92 Subaru: This intermediate loop trail is a fan favorite which is accessed from Chasing Cars (entrance and exit are from this trail) and it winds around some very nice areas of the forest with a handful of modest challenges along the way. At the furthest entrance (north) there is a crushed Subaru very near the entrance. It rides well both directions with a couple challenges either way that will keep up the excitement. If you continue downhill beyond the crushed Subaru you are still on Chasing Cars which will eventually come out on Old County Road North where there is a wooden bridge and waterwall. The trail is about 2/3 of a mile long.

Road To Nowhere: This is the longest trail in the network at 1.3 miles. It is a long loop through varied terrain and beautiful rocky forest areas with plenty of flowy terrain and a lot of climbing in both directions. This trail is classified at the advanced level primarily due to sustained climbing and a few technical rocky sections which can't be avoided. There are a few challenges to enjoy in either direction including the optional "humpback" rock slab which rides best clockwise.

Fisher Hill Town Forest

For further information about the Fisher Hill Town Forest, please see the Francestown web site.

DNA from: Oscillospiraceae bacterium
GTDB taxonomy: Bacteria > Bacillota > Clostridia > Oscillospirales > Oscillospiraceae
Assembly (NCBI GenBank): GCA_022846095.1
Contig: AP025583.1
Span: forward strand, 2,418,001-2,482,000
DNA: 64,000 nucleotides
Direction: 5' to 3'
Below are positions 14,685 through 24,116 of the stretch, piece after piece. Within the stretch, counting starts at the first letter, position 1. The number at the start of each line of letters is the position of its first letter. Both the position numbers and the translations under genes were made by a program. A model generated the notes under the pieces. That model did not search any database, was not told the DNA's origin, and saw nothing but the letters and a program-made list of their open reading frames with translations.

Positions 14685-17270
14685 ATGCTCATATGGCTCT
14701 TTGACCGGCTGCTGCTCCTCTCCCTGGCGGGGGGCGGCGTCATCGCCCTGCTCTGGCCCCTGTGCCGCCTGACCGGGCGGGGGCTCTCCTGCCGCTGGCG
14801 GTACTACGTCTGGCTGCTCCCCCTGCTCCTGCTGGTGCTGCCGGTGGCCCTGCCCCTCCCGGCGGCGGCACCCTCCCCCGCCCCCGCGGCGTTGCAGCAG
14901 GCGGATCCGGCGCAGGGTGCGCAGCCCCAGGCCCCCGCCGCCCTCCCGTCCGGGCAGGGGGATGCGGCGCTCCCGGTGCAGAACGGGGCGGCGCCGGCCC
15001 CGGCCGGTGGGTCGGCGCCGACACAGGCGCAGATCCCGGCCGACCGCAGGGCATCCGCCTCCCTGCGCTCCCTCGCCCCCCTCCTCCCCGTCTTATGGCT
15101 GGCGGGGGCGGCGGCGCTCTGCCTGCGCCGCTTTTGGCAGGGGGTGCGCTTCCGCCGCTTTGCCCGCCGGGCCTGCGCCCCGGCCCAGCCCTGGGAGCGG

Access Road: From the Fisher Hill Town Forest parking area go around the split rail fence along an access road to reach an open "log landing" and the start of the trails. The trail called Putnam Loop begins and ends at this log landing. Also from this point, a connector trail on the left can be used to reach Lower Turnpike Trails.

Putnam Loop: This is a mellow and easy trail which loops around the town forest on terrain that never gets very steep. There is one high bridge that is much easier when riding the loop in the counter-clockwise direction and fairly challenging in the clockwise direction. At two points along this trail there are junctions with the longer and much harder Perimeter Trail, as well as the Fisher Hill Trail. To keep the easiest terrain, stay on the Putnam Loop which is the inner loop. The loop is around 3/4 of a mile overall.

Perimeter Trail: This is an advanced trail with a number of rocky, difficult sections in either direction. Most people feel it rides best in the clockwise direction. The beginning and end of the trail are accessed from the Putnam Loop trail and there are signs. The technical, rocky sections do not have a B lines for the most part so be prepared and be careful. Don't miss the big rock/ramp roll-over about half way around when riding clockwise. This trail is about 3/4 of a mile long, from the junctions with the Putnam Loop.

Fisher Hill Trail: The newest trail in the town forest was added in December 2023. This is a wonderful trail up and around the five small summits of Fisher Hill with views depending on the season. Don't miss checking out the old sap collection bucket, which was found when the trail was being constructed. The trail involves some moderate climbing, especially when following the trail from south to north, but overall it is not a difficult trail. For the most downhill, flowy terrain, take the trail from north to south. The beginning and end of the trail are accessed from the Putnam Loop trail and there are signs. This trail is about 3/4 of a mile long, from the junctions with the Putnam Loop.

Help Out

If you want to keep up to date on these trails or participate and contribute to trail work, please join the Turpike Trails Google Group.